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2011-03-03

Burn ban rules key to fire safety

By Carolyn B. Edwards BCC Staff writer

Bandera County Fire Marshall John Stith wants to keep everyone living in Bandera County to be safe from fire. Due to seriously dry conditions, the county has been under a burn ban almost continuously since November of last year.
According to the Texas Forest Service and AgriLife Research at Texas A&M, the Keetch-Byram Drought Index (KBDI) average for Bandera County stood at 641-700 on Monday, Feb. 28.
The KBDI is an index used to determining forest fire potential. The drought index is based on a daily water balance, where a drought factor is balanced with precipitation and soil moisture and is expressed in hundredths of an inch of soil moisture depletion.
The drought index ranges from 0 to 800, where a drought index of 0 represents no moisture depletion, and an index of 800 represents absolutely dry conditions.
Personnel with the Texas Forest Service have determined the current dangerous conditions across the southwestern part of the state are a result of the re-appearance of La Niña. Historically, this particular weather pattern leads to warmer and dryer weather through the fall and winter with potentially higher winds from the northwest. These conditions have led authorities across the state to express concern about the potential severity of conditions for forest, pasture and brush fires during the remainder of this winter.
This area's current fuel load - in the form of dead grasses and low shrubs - could spell trouble for the county, Stith advised.
When a burn ban is in effect, burning of household trash and debris must be done in specially designed burn barrels covered with fine mesh screens.
Campers cannot build fires in their campsites. Open burning is also prohibited. "The purpose of the burn ban is to protect people and property," Stith said.
The following are FAQs received by Stith from residents:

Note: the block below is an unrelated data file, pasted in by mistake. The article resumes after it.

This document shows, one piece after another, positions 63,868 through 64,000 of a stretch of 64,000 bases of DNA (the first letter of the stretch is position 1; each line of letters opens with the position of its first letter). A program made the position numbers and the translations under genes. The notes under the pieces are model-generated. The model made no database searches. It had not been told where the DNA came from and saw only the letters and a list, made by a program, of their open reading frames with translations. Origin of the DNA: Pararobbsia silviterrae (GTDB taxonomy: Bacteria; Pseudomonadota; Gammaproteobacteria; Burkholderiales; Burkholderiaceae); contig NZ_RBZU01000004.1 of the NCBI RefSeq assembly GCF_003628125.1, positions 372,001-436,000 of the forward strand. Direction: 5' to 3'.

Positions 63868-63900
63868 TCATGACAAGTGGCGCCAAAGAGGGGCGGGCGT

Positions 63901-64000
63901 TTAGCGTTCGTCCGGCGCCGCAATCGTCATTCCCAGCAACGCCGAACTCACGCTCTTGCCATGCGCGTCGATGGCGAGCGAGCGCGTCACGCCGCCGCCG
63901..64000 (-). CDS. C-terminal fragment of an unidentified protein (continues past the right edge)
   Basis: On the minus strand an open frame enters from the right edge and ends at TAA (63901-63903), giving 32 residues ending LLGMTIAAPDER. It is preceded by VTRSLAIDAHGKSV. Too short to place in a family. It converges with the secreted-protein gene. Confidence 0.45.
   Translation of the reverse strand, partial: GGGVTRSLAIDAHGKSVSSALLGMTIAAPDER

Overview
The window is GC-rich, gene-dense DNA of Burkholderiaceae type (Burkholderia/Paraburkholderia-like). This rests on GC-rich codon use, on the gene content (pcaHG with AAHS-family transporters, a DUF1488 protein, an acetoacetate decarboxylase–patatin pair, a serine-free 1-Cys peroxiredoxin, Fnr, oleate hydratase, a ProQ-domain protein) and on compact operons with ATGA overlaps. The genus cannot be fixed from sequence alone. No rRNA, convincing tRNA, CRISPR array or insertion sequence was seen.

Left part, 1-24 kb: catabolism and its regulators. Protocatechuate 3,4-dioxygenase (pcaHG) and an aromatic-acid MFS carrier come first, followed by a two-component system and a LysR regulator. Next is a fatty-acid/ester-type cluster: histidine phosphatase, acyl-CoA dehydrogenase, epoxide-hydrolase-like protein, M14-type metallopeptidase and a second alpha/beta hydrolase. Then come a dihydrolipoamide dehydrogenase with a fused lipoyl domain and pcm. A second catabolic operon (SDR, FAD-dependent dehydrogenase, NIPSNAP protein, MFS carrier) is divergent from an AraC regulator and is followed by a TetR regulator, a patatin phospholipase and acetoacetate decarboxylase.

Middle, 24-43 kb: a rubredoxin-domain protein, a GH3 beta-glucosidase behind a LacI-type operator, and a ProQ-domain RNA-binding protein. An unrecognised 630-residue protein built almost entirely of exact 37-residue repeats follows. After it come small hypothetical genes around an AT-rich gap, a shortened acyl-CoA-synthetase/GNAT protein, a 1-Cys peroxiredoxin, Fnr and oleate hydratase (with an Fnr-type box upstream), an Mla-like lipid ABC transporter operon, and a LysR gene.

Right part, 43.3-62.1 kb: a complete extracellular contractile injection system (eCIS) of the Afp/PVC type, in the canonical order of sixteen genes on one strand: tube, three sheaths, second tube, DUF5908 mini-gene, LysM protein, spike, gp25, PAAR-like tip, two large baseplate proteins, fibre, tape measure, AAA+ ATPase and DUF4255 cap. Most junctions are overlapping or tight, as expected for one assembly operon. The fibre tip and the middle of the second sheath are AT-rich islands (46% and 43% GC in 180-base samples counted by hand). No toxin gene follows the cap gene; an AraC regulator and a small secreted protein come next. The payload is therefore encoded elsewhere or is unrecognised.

Q How long does the burn ban last?
A The Bandera County Commissioners Court, after acting on recommendations from the fire marshal, can enact a burn ban for up to 90 days.
Q What conditions are needed to lift or suspend the burn ban?
A The fire marshal monitors weather conditions and receives feedback from the county fire chiefs. With this information and when there is an outlook for extended rain or wet conditions - typically three or more days - the fire marshal will notify commissioners court and a decision is made.
Q I know the burn ban is still on, but it's raining. Can I burn?
A Burning during a burn ban is against the law regardless of weather conditions. Often the conditions that make up a good day to burn are not expected to last and piles of ashes that include burning embers often last for many days. The vegetation dries up and can cause a substantial fire hazard.
Q What is the fine for burning during a burn ban?
A The fine for a first offense is up to $500.
Q I see some ranchers burning during a burn ban. Why are they allowed?
A During a burn ban, some burning is allowed for certain reasons, such as "prescribed burns." Prescribed burns are highly regulated by state laws and those doing the burning must be certified by the state.
Q Can I burn in a burn barrel during a burn ban?
A Yes, as long as the barrel is covered with a fine mesh screen that does not have openings larger than one-half inch.
Q Who do I contact to find out if a burn ban is in effect?
A Contact the Bandera County Sheriff's Office at 830-796-3771 for burn ban information.
Q Can I get a permit that will allow me to burn?
A Bandera County does not have a permit process to allow exceptions to the burn ban.
For more information about permissible outdoor fires during a burn ban, contact Stith's office at 830-460-8183.

Pictured: This map indicates Bandera County lies in the 600-700 KBDI range. Along with the rest of southwest Texas, the county's fire danger is seriously high.